18th of October is the EU Anti-Trafficking Day. What is human trafficking?
“A man said that I could earn money for my family. He helped me to come here, but then took my passport away. Now I am being forced to perform hard work 12 hours a day.” This is just one story of someone who has experienced human trafficking. Worldwide, no fewer than 50 million people are victims of human trafficking. Many of these victims remain invisible and are therefore without help. The 18th of October is the EU Anti-Trafficking Day, on which we shine a spotlight on this problem. But what exactly is human trafficking? And can you do something about it yourself?
What is human trafficking?
Human trafficking involves practices such as recruiting, transporting, harbouring or accommodating people while using coercion. Human trafficking is also called exploitation. We speak of exploitation if someone is forced to do particular things from which others reap the benefits. There are various ways in which someone can be forced, for instance through violence, threats or abuse.
People smuggling is common as well
People smuggling is offering help and transport to people in order to smuggle them across the border. People smugglers take advantage of a stranger's distress. The smuggled persons pay the smuggler for services such as transport, accommodation or forged (travel) documents. People smuggling often goes hand in hand with human trafficking.
How to recognise a victim of human trafficking
There are various forms of human trafficking, such as sexual exploitation, labour exploitation, criminal exploitation or organ removal. Each form has its own signals. Human trafficking usually involves a combination of several signals. For example, someone is forced to work long days, is forced to have sex or is no longer in possession of their own passport.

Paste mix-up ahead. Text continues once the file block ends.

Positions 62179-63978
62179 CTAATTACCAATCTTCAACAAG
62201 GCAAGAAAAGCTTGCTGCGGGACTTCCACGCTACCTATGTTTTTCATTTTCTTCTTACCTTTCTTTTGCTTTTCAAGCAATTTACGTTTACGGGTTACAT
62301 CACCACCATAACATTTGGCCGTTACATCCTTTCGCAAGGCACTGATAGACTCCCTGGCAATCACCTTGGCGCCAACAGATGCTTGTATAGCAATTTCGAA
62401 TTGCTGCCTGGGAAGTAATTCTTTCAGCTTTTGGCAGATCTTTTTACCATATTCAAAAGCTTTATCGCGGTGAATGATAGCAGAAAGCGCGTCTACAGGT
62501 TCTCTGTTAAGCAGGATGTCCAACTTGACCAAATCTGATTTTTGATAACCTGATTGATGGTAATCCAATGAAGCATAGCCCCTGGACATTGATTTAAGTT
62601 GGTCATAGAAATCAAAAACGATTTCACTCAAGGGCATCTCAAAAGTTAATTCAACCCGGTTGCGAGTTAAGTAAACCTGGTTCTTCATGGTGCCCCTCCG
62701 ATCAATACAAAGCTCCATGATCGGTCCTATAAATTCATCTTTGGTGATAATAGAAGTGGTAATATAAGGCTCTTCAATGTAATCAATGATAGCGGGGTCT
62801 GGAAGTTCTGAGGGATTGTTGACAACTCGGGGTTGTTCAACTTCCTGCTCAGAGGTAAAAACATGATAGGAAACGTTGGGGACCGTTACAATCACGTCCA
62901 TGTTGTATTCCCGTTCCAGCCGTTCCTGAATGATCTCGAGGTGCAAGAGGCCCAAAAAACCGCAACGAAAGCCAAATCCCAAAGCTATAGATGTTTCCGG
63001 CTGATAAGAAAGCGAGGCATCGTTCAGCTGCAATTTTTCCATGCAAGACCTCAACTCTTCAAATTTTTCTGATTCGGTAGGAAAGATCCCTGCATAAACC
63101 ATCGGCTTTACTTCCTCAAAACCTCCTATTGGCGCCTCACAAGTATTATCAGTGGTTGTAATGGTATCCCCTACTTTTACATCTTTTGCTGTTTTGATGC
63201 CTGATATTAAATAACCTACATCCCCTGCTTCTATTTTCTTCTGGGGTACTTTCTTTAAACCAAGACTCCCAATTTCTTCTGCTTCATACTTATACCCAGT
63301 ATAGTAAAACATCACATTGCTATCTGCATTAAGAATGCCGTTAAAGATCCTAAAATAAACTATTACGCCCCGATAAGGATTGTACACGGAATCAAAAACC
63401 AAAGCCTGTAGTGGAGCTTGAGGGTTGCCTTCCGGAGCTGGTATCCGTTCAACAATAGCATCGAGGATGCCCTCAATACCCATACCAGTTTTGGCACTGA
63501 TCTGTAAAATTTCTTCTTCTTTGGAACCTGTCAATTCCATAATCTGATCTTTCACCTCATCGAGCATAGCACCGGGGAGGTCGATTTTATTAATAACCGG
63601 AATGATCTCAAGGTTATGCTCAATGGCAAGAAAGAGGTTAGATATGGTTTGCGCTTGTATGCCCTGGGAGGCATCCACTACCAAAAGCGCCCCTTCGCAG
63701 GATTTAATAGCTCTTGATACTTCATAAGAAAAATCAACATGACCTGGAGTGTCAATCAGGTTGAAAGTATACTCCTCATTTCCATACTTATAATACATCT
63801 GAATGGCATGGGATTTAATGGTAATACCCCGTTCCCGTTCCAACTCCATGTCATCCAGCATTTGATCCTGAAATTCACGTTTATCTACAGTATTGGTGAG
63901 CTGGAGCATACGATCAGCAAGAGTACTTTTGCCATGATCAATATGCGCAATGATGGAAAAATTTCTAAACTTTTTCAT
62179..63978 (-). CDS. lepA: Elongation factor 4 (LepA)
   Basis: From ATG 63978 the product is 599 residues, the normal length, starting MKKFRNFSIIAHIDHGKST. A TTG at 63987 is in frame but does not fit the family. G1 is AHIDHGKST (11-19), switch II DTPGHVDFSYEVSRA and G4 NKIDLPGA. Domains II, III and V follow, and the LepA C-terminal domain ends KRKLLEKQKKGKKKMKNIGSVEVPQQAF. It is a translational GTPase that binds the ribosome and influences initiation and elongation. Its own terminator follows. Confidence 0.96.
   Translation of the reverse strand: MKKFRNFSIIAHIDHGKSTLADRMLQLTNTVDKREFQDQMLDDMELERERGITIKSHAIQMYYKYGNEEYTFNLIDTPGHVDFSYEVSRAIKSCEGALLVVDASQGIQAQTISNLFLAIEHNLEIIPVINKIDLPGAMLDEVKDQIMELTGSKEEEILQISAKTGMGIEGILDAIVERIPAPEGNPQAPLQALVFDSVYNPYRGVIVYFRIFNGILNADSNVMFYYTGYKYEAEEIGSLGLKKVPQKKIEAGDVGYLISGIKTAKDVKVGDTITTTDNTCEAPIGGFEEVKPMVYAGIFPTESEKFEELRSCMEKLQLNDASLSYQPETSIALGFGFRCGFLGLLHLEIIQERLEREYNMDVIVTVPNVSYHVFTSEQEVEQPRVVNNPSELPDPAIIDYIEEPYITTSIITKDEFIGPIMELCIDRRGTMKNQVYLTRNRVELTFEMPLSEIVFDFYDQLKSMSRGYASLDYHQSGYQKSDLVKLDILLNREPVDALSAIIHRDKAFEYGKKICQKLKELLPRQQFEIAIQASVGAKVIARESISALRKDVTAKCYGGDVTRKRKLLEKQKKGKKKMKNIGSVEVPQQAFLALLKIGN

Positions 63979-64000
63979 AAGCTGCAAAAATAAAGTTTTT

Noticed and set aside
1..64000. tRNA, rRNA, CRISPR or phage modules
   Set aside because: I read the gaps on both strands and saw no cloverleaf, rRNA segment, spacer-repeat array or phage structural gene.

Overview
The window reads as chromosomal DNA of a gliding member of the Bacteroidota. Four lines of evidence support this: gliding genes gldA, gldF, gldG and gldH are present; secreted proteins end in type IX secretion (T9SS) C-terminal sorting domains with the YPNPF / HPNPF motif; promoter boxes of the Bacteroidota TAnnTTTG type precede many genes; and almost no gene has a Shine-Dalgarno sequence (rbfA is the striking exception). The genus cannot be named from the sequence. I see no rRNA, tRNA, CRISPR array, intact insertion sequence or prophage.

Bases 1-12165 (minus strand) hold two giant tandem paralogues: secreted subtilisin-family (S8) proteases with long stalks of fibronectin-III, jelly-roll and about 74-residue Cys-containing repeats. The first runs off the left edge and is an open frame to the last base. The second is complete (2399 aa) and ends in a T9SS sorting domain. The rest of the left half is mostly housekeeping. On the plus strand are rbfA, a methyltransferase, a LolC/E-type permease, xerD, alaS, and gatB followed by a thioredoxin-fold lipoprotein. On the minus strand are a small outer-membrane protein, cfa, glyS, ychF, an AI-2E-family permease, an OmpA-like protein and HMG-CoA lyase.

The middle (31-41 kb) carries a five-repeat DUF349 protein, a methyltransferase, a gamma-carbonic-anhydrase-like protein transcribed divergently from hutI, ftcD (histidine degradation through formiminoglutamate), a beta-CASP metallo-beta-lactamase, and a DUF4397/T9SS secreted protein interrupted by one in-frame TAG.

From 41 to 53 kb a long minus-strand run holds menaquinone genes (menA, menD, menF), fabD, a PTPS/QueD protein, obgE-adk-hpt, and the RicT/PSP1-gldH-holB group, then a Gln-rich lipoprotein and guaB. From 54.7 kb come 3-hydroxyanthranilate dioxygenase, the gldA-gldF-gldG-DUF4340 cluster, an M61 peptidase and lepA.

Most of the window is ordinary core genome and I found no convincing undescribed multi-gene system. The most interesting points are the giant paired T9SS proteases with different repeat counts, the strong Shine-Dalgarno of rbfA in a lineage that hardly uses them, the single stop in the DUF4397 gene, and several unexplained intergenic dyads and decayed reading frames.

If you recognise signals, sound the alarm!
If you recognise signals or suspect that someone is a victim of human trafficking, then call the police on +599 – 715 8000 (Bonaire), +599 – 416 3737 (Saba) or +599 – 318 2333 (St. Eustatius). Alternatively, you can call the police tip-off line: 9310.
What is the government doing against human trafficking?
The authorities of the Caribbean Netherlands are as comprehensive as possible in tackling human trafficking. In doing so, they engage all the parties that can make a contribution. Together with these partners, the government provides care and support to victims of human trafficking.
If you want to know more about human trafficking, please visit the website
On the website you will find more information and several videos about human trafficking.